Subcellular location

Transmembrane protein gp41: Virion membrane; Single-pass type I membrane protein. Host cell membrane; Single-pass type I membrane protein. Host endosome membrane; Single-pass type I membrane protein Potential. Note: It is probably concentrated at the site of budding and incorporated into the virions possibly by contacts between the cytoplasmic tail of Env and the N-terminus of Gag.

Surface protein gp120: Virion membrane; Peripheral membrane protein. Host cell membrane; Peripheral membrane protein. Host endosome membrane; Peripheral membrane protein Potential. Note: The surface protein is not anchored to the viral envelope, but associates with the extravirion surface through its binding to TM. It is probably concentrated at the site of budding and incorporated into the virions possibly by contacts between the cytoplasmic tail of Env and the N-terminus of Gag.

Domain

The YXXL motif is involved in determining the exact site of viral release at the surface of infected mononuclear cells and promotes endocytosis. YXXL and di-leucine endocytosis motifs interact directly or indirectly with the clathrin adapter complexes, opperate independently, and their activities are not additive By similarity.

The 17 amino acids long immunosuppressive region is present in many retroviral envelope proteins. Synthetic peptides derived from this relatively conserved sequence inhibit immune function in vitro and in vivo By similarity.

Some of the most genetically diverse regions of the viral genome are present in Env. They are called variable regions 1 through 5 (V1 through V5). Coreceptor usage of gp120 is determined mainly by the primary structure of the third variable region (V3) in the outer domain of gp120. The sequence of V3 determines which coreceptor, CCR5 and/or CXCR4 (corresponding to R5/macrophage, X4/T cell and R5X4/T cell and macrophage tropism), is used to trigger the fusion potential of the Env complex, and hence which cells the virus can infect. Binding to CCR5 involves a region adjacent in addition to V3.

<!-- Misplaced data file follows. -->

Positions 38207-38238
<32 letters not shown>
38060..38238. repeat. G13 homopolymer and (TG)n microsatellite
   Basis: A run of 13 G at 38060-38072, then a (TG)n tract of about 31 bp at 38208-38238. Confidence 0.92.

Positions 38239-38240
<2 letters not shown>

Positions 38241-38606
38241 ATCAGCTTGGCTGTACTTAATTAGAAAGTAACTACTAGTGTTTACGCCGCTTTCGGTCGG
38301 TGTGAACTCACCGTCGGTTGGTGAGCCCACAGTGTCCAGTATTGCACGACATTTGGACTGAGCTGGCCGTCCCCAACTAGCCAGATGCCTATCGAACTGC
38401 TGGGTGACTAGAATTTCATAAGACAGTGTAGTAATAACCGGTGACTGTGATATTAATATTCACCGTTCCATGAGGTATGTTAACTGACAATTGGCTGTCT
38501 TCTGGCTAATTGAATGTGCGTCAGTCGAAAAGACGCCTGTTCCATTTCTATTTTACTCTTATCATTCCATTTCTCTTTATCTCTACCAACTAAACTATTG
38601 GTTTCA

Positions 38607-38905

Post-translational modification

Specific enzymatic cleavages in vivo yield mature proteins. Envelope glycoproteins are synthesized as a inactive precursor that is heavily N-glycosylated and processed likely by host cell furin in the Golgi to yield the mature SU and TM proteins. The cleavage site between SU and TM requires the minimal sequence [KR]-X-[KR]-R. About 2 of the 9 disulfide bonds of gp41 are reduced by P4HB/PDI, following binding to CD4 receptor By similarity.

Palmitoylation of the transmembrane protein and of Env polyprotein (prior to its proteolytic cleavage) is essential for their association with host cell membrane lipid rafts. Palmitoylation is therefore required for envelope trafficking to classical lipid rafts, but not for viral replication. Ref.9

Miscellaneous

Inhibitors targeting HIV-1 viral envelope proteins are used as antiretroviral drugs. Attachment of virions to the cell surface via non-specific interactions and CD4 binding can be blocked by inhibitors that include cyanovirin-N, cyclotriazadisulfonamide analogs, PRO 2000, TNX 355 and PRO 542. In addition, BMS 806 can block CD4-induced conformational changes. Env interactions with the coreceptor molecules can be targeted by CCR5 antagonists including SCH-D, maraviroc (UK 427857) and aplaviroc (GW 873140), and the CXCR4 antagonist AMD 070. Fusion of viral and cellular membranes can be inhibited by peptides such as enfuvirtide and tifuvirtide (T 1249). Resistance to inhibitors associated with mutations in Env are observed. Most of the time, single mutations confer only a modest reduction in drug susceptibility. Combination of several mutations is usually required to develop a high-level drug resistance.